Lord, guide me to surrender all of the things I hold on to. Teach me to let them go. Amen.

<3 Yourself

Read Matthew 14:22-23; Mark 6:45-46; John 6:14-15

ALSO IN SCRIPTURE

“To get wisdom is to love oneself; to keep understanding is to prosper.” (Proverbs 19:8)

HeartHave you ever stopped to notice how busy you are? Or have you ever stopped to notice how busy everyone around you is? This world is non-stop business, twenty-four hours a day, seven days a week, and three hundred sixty-five days a year.  The world keeps on turning, spinning on its invisible axis, and there isn’t anything we can do about it.

Before we know it, years have gone by, our kids have grown up and we are wondering where the time went and not sure where we were when all of life blew past us like a jet plane.  We hear plenty of catch phrases like, “Don’t let the world pass you by”, or “Don’t take life for granted”; yet, we often do take life for granted because we simply are too busy to do otherwise.

As a pastor of a church, a district youth director, a chaplain, a husband, and a father, I certainly know too well what being busy is all about. Each one of those titles bears with it a whole host of different duties that give me plenty of places to be and plenty of things to do. In the midst of all of the stuff that I have to do on any given day, it seems so easy to forget the one title has always defined who I am. The title of being ME.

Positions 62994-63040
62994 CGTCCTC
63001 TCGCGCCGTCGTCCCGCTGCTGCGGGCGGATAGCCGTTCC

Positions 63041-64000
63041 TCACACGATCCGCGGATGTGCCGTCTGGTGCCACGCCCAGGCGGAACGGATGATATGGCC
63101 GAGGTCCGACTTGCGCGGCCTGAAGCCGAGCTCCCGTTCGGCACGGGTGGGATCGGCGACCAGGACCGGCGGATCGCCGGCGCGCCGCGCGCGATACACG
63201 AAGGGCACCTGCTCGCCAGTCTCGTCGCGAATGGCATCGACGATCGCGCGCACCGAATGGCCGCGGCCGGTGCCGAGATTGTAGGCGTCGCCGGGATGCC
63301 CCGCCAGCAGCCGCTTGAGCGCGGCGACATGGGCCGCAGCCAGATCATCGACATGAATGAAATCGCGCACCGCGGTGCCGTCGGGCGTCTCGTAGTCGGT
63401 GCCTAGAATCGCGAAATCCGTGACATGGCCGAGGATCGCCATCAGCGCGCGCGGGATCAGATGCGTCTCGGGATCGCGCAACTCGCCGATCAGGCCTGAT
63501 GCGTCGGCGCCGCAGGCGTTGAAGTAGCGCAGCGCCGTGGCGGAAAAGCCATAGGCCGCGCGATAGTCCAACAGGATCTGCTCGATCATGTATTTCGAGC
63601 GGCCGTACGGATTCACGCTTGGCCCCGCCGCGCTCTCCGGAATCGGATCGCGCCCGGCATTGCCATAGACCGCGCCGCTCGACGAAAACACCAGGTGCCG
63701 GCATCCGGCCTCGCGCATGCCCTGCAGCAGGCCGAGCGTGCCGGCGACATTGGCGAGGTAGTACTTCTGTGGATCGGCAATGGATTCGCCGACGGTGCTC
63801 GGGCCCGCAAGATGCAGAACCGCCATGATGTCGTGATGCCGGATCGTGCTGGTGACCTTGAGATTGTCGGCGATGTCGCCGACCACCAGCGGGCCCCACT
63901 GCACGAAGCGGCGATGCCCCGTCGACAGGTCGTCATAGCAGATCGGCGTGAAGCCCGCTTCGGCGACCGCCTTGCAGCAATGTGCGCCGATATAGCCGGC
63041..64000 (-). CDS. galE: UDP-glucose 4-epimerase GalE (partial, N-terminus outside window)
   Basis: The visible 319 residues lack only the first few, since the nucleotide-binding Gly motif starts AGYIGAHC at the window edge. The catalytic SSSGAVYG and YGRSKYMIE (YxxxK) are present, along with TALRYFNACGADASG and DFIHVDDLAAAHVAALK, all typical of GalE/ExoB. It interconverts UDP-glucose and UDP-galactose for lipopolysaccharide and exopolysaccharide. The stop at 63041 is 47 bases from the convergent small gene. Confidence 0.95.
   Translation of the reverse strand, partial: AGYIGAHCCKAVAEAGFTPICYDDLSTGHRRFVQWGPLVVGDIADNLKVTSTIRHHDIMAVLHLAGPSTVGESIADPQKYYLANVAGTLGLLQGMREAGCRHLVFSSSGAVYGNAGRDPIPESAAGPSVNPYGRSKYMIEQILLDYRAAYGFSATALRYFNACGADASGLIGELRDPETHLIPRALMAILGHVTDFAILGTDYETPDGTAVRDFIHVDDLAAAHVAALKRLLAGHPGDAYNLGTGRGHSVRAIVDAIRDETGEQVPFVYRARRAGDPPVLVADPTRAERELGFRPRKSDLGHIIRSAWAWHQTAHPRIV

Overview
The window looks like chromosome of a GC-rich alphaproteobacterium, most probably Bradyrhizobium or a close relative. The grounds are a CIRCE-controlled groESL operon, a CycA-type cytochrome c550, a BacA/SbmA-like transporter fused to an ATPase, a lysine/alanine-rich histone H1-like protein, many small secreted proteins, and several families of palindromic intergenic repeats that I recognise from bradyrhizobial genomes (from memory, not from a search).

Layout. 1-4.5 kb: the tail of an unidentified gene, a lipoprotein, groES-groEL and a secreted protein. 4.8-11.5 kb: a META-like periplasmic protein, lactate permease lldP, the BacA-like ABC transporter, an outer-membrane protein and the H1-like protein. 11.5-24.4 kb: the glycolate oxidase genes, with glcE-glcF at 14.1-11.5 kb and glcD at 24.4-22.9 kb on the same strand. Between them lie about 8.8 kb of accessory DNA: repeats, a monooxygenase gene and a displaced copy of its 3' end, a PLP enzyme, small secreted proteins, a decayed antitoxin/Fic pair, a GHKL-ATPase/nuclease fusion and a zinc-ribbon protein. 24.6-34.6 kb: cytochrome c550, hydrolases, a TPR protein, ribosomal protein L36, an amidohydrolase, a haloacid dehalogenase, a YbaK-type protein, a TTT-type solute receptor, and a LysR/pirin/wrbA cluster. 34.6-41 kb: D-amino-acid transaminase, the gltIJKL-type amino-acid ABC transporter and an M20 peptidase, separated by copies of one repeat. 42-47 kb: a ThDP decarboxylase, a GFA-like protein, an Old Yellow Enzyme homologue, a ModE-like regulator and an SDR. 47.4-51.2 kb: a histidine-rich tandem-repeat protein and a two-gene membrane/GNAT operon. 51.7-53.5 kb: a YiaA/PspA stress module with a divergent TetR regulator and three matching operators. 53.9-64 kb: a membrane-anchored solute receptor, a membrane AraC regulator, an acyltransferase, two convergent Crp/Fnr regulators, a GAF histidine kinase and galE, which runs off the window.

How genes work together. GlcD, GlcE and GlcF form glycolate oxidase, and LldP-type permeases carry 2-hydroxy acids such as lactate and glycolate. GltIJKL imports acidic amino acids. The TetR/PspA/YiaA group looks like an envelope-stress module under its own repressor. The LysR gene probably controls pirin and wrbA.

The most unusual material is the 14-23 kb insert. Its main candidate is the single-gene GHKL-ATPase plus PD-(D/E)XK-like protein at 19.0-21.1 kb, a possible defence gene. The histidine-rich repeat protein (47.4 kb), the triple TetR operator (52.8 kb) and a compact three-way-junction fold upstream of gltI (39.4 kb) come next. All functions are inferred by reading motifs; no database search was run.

How easy it is to forget that, in the midst of all the stuff each one of us has to do, it is important that we not forget to care for ourselves in the process.  After all, God created us, not to be eternally busy, but to enjoy God’s creation. If we are a part of God’s creation, then it certainly follows that God created us to enjoy ourselves. But how many of us truly spend time on ourselves?  How many of us truly take time away from our jobs, our chores and our families to spend quality time with ourselves? My guess is not too many of us.

But God is calling us to spend time with ourselves. God wants us to get to know who we are, to intimately spend time building a relationship with innermost selves. Jesus certainly knew this. If anyone was busy, Jesus was. Between preaching and teaching and healing and traveling and all of the other amazing things, Jesus was just about as busy as anyone could get; however, he also had no qualms about going up to the mountaintop to be alone and to pray.

God is calling us to do the same. There is nothing wrong with being busy, and there is certainly a lot of work for all of us to do; however, there is something wrong with not taking care of ourselves. And if we do not take care of ourselves, we really have no business trying to take care of others.

That is why, since January of 2012, I have made a point of taking care of myself. I run, I compose music, I write poetry, I sketch using charcoal, I hike and do a lot of different activities that get me in touch with myself.  I have made it a part of my spiritual discipline to be alone and to care for me.

The question is not if you can do it…but will you do it? God wants you to get to know yourself, to spend alone time praying and meditating on Scripture. God wants us to not only be in relationship with God and with others, but to also be in relationship with ourselves.  It is only then that we will be able to find the strength to do all of the other things God is calling us to do.  Think about it. God is calling you to relax a little and enjoy being you! After all, you are a part of God’s good creation! So praise God and enjoy yourself!

THOUGHT OF THE DAY

“Love yourself first and everything else falls into line. You really have to love yourself to get anything done in this world.” – Lucille Ball

PRAYER

Lord teach me to love myself just as much as you love me. Then send me out with that love so I can share it with others. Amen.